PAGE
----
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New Data Uncovers Australia's Back Pain Crisis: Spinal Health Week Champions WHO Guideline for Condition Impacting 8.35M Households

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Inactive Australian Back Pain
SYDNEY - eTradeWire -- Today, the Australian Chiropractors Association (ACA) launched national Spinal Health Week (20 - 26 May 2024) with the release of new independent findings on the prevalence of back pain due to spine related musculoskeletal disorders (MSDs).

The Impact of Back Pain & Musculoskeletal Injuries in Australia, an independent national consumer survey conducted by Pureprofile, revealed that of the 1006 respondents, over 98% (98.5% of women and 98.0% of men) experienced a back related MSD in the past 12 months.

Of all respondents, 30% reported low back pain as the most chronic (long-lasting) MSD condition. 28% reported experiencing moderate low back pain which interfered significantly with daily life, while 35% of low back pain sufferers classified the pain as moderate and 8% said it was severe.

According to the ABS (Oct 2023), in June 2023, Australia had 10.4 million households. With over 80% of survey respondents reporting that their household had occupants who experienced back pain, this figure suggests that 8.35 million Australian households are likely to have residents who suffer back pain.

Dr David Cahill, President of the ACA said, "Of concern is the survey showed that a large number (50%) of MSD sufferers had failed to seek a medical diagnosis, while 64% of low back pain sufferers also reported not seeking a diagnosis suggesting that official data may not reflect the true prevalence of MSDs and back pain in Australia."

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The first World Health Organisation (WHO) guideline for non-surgical management of chronic primary low back pain in adults in primary and community care settings (Dec 2023), developed from in depth research by a world-wide range of neuro-musculoskeletal health practitioners including chiropractors; recommends optimising the clinical management of people with chronic primary low back pain or non-specific low back pain, as a priority for WHO Member States.

However, 81% of low back pain sufferers opted to treat symptoms with over the counter or prescription medications rather than seek treatment, with 13% using pain relief medications daily, 12% using it frequently (3+ days per week) and 12% taking pain relief medications often (one to two times per week).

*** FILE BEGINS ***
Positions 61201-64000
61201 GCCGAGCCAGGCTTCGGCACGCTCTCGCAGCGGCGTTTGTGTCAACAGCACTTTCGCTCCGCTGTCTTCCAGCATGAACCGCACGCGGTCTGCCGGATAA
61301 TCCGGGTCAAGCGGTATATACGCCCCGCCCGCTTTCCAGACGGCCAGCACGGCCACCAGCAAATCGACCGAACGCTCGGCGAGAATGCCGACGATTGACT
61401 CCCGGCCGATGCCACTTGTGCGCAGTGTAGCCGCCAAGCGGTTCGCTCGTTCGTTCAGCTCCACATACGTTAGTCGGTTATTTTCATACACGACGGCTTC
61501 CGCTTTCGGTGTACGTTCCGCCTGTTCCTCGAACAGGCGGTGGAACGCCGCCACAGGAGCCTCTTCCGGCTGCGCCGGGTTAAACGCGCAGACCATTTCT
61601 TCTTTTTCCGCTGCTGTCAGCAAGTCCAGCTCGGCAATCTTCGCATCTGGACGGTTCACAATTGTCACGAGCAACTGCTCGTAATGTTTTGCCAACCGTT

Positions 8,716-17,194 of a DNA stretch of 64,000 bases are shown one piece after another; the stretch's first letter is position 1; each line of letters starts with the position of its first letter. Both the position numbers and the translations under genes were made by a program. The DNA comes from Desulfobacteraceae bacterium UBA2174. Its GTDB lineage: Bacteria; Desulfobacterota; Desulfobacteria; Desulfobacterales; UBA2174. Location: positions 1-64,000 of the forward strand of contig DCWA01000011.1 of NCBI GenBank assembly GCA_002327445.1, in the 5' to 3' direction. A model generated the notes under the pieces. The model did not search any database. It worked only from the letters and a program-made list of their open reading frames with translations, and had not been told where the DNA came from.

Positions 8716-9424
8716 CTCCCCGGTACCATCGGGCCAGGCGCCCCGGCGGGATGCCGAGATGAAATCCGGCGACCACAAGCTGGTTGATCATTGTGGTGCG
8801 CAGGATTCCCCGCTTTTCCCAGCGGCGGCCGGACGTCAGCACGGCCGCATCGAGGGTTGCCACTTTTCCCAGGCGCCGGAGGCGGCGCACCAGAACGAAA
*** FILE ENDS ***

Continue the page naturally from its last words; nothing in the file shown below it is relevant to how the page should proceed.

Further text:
Significantly, women reported the greatest use of pain relief medication for low back pain (82.2%) with 14% taking it daily, 13% frequently and 13.5% said they used medication to relieve back pain often.

Although older Australians are considered high risk for MSDs and low back pain, others most at risk include those who do strenuous physical work including lifting, repetitive actions or standing for extended periods.

Inactive Australians who don't exercise and spend long hours sitting at work or at home are also at risk of developing musculoskeletal problems that can impact their quality of life and overall health and wellbeing.

According to the survey, 6,368 MSDs were reported. The dominant three MSDs impacting the lives of Australian's were low back pain (80.6%), neck pain (67.9%) and mid back pain (66.3%). 75% of respondents aged 18-60 within the peak working age reported back pain with 17.9% of MSDs requiring workers compensation.

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For those who experience persistent symptoms beyond three months, known as chronic primary low back pain, the pain is often not caused by any particular condition.

Dr Cahill said, "While the annual cost of MSDs to the Australian economy exceeds $55.1 billion in direct health costs, lost productivity, reduced quality of life and increased disability, the personal cost to sufferers of persistent low back pain can be life-limiting having a negative impact on their mental health and overall wellbeing while placing a substantial financial burden on families, communities, and our healthcare system."

The survey results, together with the World Health Organisation's (WHO) analysis that MSDs account for the greatest proportion of persistent pain conditions and are the second largest contributor to disability worldwide with low back pain the single leading cause of disability globally; form a compelling case for a proactive, strategic response to how Australians approach back pain.

Seeking appropriate healthcare options that can limit the use of medications by treating the cause of the condition with recommended exercises can help prevent reoccurrence.

For more visit: www.spinalhealthweek.org.au
Media Centre: https://bit.ly/SHW-24



Source: Australian Chiropractors Association
Filed Under: Medical, Health, Non-profit

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